How did fandom get so dark?

    Grief over Zayn Malik's exit from One Direction seemed amusing until stories of mass 'cutting' emerged. Experts tell Gillian Orr the distress is real, and the girls need support
    The galaxy collisions that shed light on unseen parallel Universe

    The cosmic collisions that have shed light on unseen parallel Universe

    Dark matter study gives scientists insight into mystery of space
    The Swedes are adding a gender-neutral pronoun to their dictionary

    Swedes introduce gender-neutral pronoun

    Why, asks Simon Usborne, must English still struggle awkwardly with the likes of 's/he' and 'they'?
    Disney's mega money-making formula: 'Human' remakes of cartoon classics are part of a lucrative, long-term creative plan

    Disney's mega money-making formula

    'Human' remakes of cartoon classics are part of a lucrative, long-term creative plan
    Lobster has gone mainstream with supermarket bargains for £10 or less - but is it any good?

    Lobster has gone mainstream

    Anthea Gerrie, raised on meaty specimens from the waters around Maine, reveals how to cook up an affordable feast
    Easter 2015: 14 best decorations

    14 best Easter decorations

    Get into the Easter spirit with our pick of accessories, ornaments and tableware
    Paul Scholes column: Gareth Bale would be a perfect fit at Manchester United and could turn them into serious title contenders next season

    Paul Scholes column

    Gareth Bale would be a perfect fit at Manchester United and could turn them into serious title contenders next season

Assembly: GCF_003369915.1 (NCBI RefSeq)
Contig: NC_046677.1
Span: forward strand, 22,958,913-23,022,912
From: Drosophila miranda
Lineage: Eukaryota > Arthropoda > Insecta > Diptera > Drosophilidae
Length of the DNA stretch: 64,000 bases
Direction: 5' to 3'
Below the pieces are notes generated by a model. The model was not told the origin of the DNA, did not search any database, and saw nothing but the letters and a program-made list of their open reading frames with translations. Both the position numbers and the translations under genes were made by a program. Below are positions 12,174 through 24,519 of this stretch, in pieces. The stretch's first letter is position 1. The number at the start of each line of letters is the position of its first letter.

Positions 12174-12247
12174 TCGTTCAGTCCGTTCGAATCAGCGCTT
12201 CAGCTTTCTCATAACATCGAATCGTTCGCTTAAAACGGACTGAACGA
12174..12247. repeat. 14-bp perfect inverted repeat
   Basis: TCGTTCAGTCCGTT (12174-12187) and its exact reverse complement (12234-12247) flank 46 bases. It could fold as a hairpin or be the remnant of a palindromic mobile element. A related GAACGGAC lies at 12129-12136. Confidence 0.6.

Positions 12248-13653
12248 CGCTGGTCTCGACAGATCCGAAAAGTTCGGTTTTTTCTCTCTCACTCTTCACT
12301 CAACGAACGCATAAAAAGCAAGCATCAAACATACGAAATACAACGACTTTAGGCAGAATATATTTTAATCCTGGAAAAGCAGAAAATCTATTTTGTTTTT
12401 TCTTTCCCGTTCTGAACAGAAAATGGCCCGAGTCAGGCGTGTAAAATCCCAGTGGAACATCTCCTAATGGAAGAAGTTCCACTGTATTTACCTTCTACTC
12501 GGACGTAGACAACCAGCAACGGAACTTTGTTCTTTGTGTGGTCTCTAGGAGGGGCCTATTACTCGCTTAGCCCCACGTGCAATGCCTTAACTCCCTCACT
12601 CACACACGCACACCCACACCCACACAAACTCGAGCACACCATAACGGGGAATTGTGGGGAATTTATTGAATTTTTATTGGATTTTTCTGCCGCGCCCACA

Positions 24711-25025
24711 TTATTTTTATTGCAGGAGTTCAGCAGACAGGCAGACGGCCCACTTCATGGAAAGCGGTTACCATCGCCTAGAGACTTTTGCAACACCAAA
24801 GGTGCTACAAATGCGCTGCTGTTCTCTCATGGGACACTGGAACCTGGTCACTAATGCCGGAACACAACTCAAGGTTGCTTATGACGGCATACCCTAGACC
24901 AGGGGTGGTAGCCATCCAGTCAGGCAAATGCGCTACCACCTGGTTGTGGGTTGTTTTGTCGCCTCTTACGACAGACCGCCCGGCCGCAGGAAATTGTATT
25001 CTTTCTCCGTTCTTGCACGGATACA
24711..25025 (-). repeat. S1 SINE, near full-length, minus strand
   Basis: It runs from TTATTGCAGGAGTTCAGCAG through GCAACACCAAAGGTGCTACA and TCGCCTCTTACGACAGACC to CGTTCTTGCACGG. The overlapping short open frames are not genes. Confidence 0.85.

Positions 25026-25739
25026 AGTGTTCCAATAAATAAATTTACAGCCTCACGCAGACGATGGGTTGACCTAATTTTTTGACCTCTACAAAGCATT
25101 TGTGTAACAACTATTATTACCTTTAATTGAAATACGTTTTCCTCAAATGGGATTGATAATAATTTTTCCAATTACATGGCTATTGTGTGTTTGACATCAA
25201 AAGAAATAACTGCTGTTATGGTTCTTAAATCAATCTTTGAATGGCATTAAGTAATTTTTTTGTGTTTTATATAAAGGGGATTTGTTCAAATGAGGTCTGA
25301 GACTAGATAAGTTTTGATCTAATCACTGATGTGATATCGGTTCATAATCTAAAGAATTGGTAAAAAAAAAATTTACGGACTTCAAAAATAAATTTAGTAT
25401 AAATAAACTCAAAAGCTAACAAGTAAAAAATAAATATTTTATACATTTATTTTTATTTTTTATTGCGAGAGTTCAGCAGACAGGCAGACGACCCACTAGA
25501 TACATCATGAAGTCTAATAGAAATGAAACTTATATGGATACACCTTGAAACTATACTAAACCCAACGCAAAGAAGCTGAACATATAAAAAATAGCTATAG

Inside the Kansas greenhouses where Monsanto is 'playing God' with the future of the planet

    The future of GM

    The greenhouses where Monsanto 'plays God' with the future of the planet
    Britain's mild winters could be numbered: why global warming is leaving UK chillier

    Britain's mild winters could be numbered

    Gulf Stream is slowing down faster than ever, scientists say
    Government gives £250,000 to Independent appeal

    Government gives £250,000 to Independent appeal

    Donation brings total raised by Homeless Veterans campaign to at least £1.25m
    Oh dear, the most borrowed book at Bank of England library doesn't inspire confidence

    The most borrowed book at Bank of England library? Oh dear

    The book's fifth edition is used for Edexcel exams
    Cowslips vs honeysuckle: The hunt for the UK’s favourite wildflower

    Cowslips vs honeysuckle

    It's the hunt for UK’s favourite wildflower
    Child abuse scandal: Did a botched blackmail attempt by South African intelligence help Cyril Smith escape justice?

    Did a botched blackmail attempt help Cyril Smith escape justice?

    A fresh twist reveals the Liberal MP was targeted by the notorious South African intelligence agency Boss